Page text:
Umm, I see the Helios4 board is marked "Supported", but they are only taking "pre-orders" to buy one of these, and it looks like you might need to live in Europe to get one, not sure if they ship to North America or Asia.  I also see the Espressobin is currently "Supported", but I've heard about stability issues on that board.  Does anyone know if the SATA on the Espressobin is "behind" USB? (I'm guessing no.)

 

To me, those are the only boards I'd want to consider for a NAS. @hjc

suggests the NanoPC T4, but that's not yet a "Supported" board.  Also, the NanoPi M4 which you linked to, also is not yet a "Supported" board, @tkaiser

@hjc

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1 hour ago, esbeeb said:

To me, those are the only boards I'd want to consider for a NAS. @hjc

suggests the NanoPC T4, but that's not yet a "Supported" board. 

Actually the 4.4 kernel is quite stable, however Armbian development on this board is still in early stages, so it's marked as WIP. It means many optimizations may have not been applied yet (e.g. interrupts), and many configurations may be changed later (e.g. board family change requires a manual upgrade). If you are an experienced Linux user, this may not be a problem.

 

There are a few other boards with fast native SATA or capable of PCIe SATA supported by Armbian, e.g. Helios4, EspressoBin, Clearfog Pro.

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On 9/16/2018 at 9:34 AM, esbeeb said:

That is to say, which "Supported" Armbian boards have true SATA (not behind USB), and have Gigabit Ethernet?

 

USB in an 'controlled environment' isn't necessarily a bad thing. Take a look at ODROID HC1 and HC2. Both networking and SATA is USB3 based but no cable/contact hassles any more since the chips are on the PCB and with HC2 also powering problems are gone (due to 12V powering).

 

The boards I personally consider for NAS and small server use cases are

  • Olimex Lime2 (slow but the 'true UPS mode' is a big plus -- just add a battery and your whole server with connected 2.5" SATA disk runs for hours even if disconnected from mains)
  • NanoPi NEO2 or Orange Pi Zero Plus are both fine if you don't need high performance and use the vendor's NAS add-ons (then you get no USB contact/cable hassles and powering also is no problem)
  • ODROID HC1 or HC2
  • EspressoBin (though still not totally convinced since at least my board shows an idle consumption that is IMO way too high)
  • Clearfogs Base/Pro and Helios4
  • RockPro64
  • NanoPC-T4
  • NanoPi M4 (especially if @mindee starts to evaluate a 'NAS HAT' allowing to power the board + 4 3.5" disks with a 12V PSU and there's a 4 port SATA PCIe controller on this thing)
  • NanoPi NEO4 (more 'pocket server' than NAS of course)

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5 hours ago, tkaiser said:

NanoPi M4 (especially if @mindee starts to evaluate a 'NAS HAT' allowing to power the board + 4 3.5" disks with a 12V PSU and there's a 4 port SATA PCIe controller on this thing)

Uhhh, give me a few days.  :-)  Of course that is one hell of a wishlist you've got there.  :lol:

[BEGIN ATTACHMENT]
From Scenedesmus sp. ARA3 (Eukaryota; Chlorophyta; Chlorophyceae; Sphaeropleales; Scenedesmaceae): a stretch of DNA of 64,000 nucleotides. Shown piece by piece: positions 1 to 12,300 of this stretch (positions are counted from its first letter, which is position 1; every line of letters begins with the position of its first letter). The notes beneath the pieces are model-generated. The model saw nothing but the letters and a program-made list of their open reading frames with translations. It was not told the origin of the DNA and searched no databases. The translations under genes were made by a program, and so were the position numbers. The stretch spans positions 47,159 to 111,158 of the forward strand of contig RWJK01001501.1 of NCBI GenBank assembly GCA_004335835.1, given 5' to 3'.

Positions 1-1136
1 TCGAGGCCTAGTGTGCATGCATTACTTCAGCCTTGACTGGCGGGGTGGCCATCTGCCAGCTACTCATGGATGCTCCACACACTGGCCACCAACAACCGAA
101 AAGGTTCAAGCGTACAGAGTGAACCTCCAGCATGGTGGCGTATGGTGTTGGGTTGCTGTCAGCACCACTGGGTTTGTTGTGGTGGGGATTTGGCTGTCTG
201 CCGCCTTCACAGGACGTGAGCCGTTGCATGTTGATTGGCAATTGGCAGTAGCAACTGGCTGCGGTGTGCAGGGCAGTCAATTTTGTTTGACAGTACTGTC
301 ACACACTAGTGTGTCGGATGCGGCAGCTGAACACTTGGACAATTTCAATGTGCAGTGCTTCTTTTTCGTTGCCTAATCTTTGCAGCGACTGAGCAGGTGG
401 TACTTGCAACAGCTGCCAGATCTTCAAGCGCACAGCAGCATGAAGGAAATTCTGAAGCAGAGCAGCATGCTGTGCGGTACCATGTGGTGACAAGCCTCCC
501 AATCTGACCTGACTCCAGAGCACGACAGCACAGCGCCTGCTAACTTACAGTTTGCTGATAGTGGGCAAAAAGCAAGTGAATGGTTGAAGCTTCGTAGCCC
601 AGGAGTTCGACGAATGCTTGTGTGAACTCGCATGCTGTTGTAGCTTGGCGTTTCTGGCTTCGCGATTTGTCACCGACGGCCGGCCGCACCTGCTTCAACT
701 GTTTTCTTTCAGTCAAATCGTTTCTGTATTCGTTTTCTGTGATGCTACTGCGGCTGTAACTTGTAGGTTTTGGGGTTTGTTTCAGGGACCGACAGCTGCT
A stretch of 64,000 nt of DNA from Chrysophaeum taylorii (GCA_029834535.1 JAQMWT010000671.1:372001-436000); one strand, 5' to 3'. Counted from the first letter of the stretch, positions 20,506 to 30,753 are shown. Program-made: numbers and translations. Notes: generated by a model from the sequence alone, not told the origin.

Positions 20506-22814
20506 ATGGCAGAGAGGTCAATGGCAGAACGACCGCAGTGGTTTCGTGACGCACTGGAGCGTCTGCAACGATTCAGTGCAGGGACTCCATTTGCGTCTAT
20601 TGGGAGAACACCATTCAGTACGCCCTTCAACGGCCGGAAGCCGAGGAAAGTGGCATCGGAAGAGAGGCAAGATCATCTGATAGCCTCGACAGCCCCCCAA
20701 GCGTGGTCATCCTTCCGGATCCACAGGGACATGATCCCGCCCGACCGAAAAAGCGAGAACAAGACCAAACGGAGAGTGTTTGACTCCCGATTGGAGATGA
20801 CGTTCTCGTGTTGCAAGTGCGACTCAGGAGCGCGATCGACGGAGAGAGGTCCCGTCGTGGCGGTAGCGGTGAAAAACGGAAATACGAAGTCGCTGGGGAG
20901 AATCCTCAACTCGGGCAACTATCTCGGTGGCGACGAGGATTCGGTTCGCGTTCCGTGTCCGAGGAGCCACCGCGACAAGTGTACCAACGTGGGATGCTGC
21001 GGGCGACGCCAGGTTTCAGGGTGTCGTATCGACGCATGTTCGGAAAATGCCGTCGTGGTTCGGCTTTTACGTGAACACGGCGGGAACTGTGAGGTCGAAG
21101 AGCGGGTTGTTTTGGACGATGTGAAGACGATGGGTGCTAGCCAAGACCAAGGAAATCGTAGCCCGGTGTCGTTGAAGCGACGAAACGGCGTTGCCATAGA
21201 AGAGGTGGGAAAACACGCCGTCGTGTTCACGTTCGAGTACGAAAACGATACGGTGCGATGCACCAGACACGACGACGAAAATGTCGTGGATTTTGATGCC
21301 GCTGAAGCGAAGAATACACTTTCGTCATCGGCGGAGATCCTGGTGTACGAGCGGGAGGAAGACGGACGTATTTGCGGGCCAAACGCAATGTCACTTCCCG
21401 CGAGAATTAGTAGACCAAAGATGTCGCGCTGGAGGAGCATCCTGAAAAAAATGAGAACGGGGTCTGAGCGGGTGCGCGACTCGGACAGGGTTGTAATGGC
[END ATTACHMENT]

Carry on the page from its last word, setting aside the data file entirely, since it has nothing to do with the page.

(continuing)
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8 hours ago, TonyMac32 said:
10 hours ago, tkaiser said:

NanoPi M4 (especially if @mindee starts to evaluate a 'NAS HAT' allowing to power the board + 4 3.5" disks with a 12V PSU and there's a 4 port SATA PCIe controller on this thing)

Uhhh, give me a few days.  :-)  Of course that is one hell of a wishlist you've got there. 

 

Why? In fact currently only boards with mPCIe would qualify (there you can add a SATA mPCIe card which will always be bottlenecked by the single PCIe lane) or maybe M.2 key M. I found such a M.2 key M SATA card but there are three issues: stuff on the bottom PCB side making it impossible to insert it into a M.2 SSD slot due to height constrains, those SATA cards are shorter than 80mm and then still powering attached disks is needed.

 

So as already suggested: Such a HAT for the M4 would contain the PCIe attached SATA controller and 12V/5V DC-DC circuitry. And currently NanoPi M4 is the only board where something like this could work since

  • SoC fast enough (hopefully also with HW accelerated transcoding support soon)
  • PCIe x2 available on pin header
  • SoC on the correct side of the PCB so no heat issues unlike on all the other RK3399 boards

It's not only about 'true SATA' (as many call it -- though native SATA like on EspressoBin, Clearfogs and Helios4 is something different than PCIe attached SATA here) but the main point is if attached drives can be powered reliably. 2 x 3.5" with RK3399 is already covered by RockPro64 (there is a 5V/12V power header on the board for disks), NanoPi M4 could make this possible for up to 4 3.5" HDD.

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10 minutes ago, tkaiser said:

but the main point is if attached drives can be powered reliably.

That was most of the point.  4x drives is getting to serious supply territory, I would guess 60 Watts or so (total, not just drives) without actually doing any math (so margin of error probably decently high).  Without driving significant cost I wonder about all of that fitting on a hat comfortably.  (I'd also love to see it, do not misunderstand)